Concurrent Vs Sequential Progress
During a recent Office Hours for my Ignite Entrepreneur Mastermind, we discussed concurrent progress versus sequential progress.
I force my clients to handle more progress than they’ve successfully managed before. Especially if they say they “know what needs to be done and just need to execute for a while.” <– I’m looking at you Joe and Mike.
When people say they know what to do and just need to execute, they are thinking sequentially.
For an individual working on multiple projects, sequential activity is best. If an employee has projects A, B, and C to complete, the outcomes will be better if the employee completes one project before moving to the next one.
There is a lot of time lost in task switching.
If the employee works on A, then C and a little of B today and then repeats until all the projects are done, say, 3 weeks later, then RESULTS from all three projects won’t start coming in until after 3 weeks.
Obvious, right? But that’s how most people work.
However, if the employee completes project A this week, results from project A can start coming in after only a week of work. Then complete B the next week and C the week after. As soon as each is completed, they can be evaluated for results.
For a leader — you, the CEO of your company, aren’t just handling projects. You have to oversee the progress of the entire company.
You have to learn to handle the simultaneous management of the company’s resources, which includes the team and their projects.
If you function sequentially, your growth is stymied.
If you lead sequentially, your growth comes as each project comes to completion and then move to the next and then to the next. Your company’s growth looks kind of like this: 1+1=2, 2+1 =3, and so on.
The reason we have teams is to allow us to break free of sequential progress.
If you have a team of 10 then 10 parts of your business can and must be making progress simultaneously. Your business would look like this: 10+10=20, 20+10=30, and so on. As you add to your team due to this growth, your company quickly goes from 10+10 to 30+40 to 40+50.
That may sound obvious, but it isn’t what happens for the founder. The founder is still typically stuck working in the business instead of working on it. (Read: Work On, Not In)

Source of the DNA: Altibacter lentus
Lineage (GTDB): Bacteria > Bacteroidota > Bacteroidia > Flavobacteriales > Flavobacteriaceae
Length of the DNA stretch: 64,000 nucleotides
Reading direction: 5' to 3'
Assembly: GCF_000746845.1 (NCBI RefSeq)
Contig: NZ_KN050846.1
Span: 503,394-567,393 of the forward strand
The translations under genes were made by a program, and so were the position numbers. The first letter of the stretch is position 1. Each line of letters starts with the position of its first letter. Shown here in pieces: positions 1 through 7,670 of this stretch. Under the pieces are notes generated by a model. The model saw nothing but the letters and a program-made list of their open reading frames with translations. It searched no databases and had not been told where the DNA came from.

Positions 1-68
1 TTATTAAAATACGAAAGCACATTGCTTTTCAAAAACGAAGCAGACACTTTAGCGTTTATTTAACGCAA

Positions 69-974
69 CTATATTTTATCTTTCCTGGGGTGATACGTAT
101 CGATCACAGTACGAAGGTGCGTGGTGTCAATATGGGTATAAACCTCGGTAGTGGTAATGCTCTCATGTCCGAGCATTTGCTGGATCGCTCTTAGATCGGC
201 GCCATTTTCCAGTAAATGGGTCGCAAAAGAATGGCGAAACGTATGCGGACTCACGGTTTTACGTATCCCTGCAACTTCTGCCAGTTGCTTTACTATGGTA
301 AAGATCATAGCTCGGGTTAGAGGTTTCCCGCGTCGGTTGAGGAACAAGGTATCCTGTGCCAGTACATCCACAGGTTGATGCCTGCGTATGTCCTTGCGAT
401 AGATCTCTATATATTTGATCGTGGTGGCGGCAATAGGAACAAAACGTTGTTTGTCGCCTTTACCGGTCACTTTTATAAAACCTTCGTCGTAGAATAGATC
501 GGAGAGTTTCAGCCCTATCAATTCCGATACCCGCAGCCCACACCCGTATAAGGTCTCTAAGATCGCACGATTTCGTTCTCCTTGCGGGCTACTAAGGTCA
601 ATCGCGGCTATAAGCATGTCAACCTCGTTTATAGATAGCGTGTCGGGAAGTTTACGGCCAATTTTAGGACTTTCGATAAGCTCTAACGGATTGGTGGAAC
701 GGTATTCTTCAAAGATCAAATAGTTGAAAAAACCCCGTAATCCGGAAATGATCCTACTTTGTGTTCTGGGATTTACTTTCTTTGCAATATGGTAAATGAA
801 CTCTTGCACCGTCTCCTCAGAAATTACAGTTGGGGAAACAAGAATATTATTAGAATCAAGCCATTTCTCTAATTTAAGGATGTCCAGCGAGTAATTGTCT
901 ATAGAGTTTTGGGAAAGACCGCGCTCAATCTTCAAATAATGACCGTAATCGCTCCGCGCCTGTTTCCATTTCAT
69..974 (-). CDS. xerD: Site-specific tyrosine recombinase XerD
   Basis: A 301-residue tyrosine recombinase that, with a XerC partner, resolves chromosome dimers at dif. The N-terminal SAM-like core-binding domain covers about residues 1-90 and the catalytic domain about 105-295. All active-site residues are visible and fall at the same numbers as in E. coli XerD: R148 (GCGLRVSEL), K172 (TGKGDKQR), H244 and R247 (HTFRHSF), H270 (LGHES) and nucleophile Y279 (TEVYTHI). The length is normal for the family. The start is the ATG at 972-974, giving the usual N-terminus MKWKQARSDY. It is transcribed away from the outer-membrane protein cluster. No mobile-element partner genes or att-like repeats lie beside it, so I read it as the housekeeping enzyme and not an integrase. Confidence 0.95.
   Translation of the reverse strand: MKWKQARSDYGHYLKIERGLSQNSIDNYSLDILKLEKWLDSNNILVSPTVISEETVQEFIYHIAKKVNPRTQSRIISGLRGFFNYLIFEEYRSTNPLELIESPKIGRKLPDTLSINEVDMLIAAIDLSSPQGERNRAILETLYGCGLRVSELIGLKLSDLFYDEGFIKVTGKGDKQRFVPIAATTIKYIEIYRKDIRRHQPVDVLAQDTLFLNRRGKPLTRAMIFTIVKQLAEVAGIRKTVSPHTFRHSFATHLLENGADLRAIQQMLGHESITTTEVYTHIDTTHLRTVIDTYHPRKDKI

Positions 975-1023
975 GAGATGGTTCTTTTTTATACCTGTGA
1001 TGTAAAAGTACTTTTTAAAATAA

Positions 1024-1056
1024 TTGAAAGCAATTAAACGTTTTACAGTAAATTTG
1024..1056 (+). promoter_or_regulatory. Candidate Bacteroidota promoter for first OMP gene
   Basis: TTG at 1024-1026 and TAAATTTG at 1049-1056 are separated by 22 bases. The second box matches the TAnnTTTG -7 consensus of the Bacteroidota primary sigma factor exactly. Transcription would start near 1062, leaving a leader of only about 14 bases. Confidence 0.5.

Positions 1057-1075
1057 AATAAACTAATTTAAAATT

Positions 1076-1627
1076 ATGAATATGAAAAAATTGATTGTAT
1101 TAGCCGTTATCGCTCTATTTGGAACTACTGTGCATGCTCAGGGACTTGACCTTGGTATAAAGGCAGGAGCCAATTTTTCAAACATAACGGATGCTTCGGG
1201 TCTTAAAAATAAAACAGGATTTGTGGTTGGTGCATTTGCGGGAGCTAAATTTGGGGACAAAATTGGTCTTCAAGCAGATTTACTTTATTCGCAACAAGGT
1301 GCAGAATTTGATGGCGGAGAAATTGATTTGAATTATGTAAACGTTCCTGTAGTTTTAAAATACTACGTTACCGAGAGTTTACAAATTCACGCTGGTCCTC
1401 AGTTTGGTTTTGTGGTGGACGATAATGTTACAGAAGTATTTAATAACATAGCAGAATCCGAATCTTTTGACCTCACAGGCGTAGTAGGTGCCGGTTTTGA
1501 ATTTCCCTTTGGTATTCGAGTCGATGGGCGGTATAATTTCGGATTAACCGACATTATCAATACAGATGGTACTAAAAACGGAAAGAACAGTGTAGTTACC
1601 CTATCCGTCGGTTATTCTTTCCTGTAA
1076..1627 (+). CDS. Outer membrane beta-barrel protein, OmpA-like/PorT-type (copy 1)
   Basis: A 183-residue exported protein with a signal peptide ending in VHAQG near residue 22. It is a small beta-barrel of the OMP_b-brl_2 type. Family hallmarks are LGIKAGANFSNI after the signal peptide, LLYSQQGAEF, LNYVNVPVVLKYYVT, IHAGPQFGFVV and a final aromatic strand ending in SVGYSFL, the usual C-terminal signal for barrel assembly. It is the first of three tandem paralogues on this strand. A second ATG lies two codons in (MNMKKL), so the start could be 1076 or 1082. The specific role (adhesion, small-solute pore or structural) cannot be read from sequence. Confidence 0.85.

Here’s an example:
The company needs more leads.
Sequential would be launching a direct email outreach campaign. Then after that is complete, launching a PPC campaign. When the PPC campaign is done, then launching an email campaign to your house list.
Concurrent activity would see all three of these happening at once.
What if your marketing team isn’t big enough yet to do multiple campaigns simultaneously? Then…
You could have a new product in development while the marketing team is doing its thing. Maybe the product team could be rolling out more than one new product. If the product team is too small, then they would roll out new products sequentially.
Then you as the leader would be looking to see what other areas of your business could be progressing while the marketing team and product team are doing their work.
Where Are Your Constraints?
Look to see what you’re constraining in your company (being the bottleneck) because of being focused on sequential progress and not concurrent progress.
When you’re the front line manager, your job is to help your direct reports eliminate constraints in their work flow. You are also responsible for finding and mitigating the bottlenecks you create.
After you, the founder, move up to managing managers, your responsibilities are similar. You need to help your managers eliminate their own constraints so they can help their direct reports do the same.
Constraint: a point within a process that constricts the resultant output (i.e. if the app requires 5 features, but 3 can’t be built until 1 other feature is completed, then that feature is a constraint on the entire app.).
Here’s the scary part for many founders:
You’re the only one in your business tasked with removing your own constraints.
I recommend joining a mastermind for founders or getting 1-on-1 executive coaching. Even though I’m biased as an executive coach, they really are great ways to get an objective view of your own constraints. You don’t have to hire me or join my mastermind, but you should find a group or a business coach that you resonate with.
Until then, use my Leadership Task Filter to identify how you are causing constraints on your business.
The Leadership Task Filter will highlight where you are working sequentially instead of concurrently.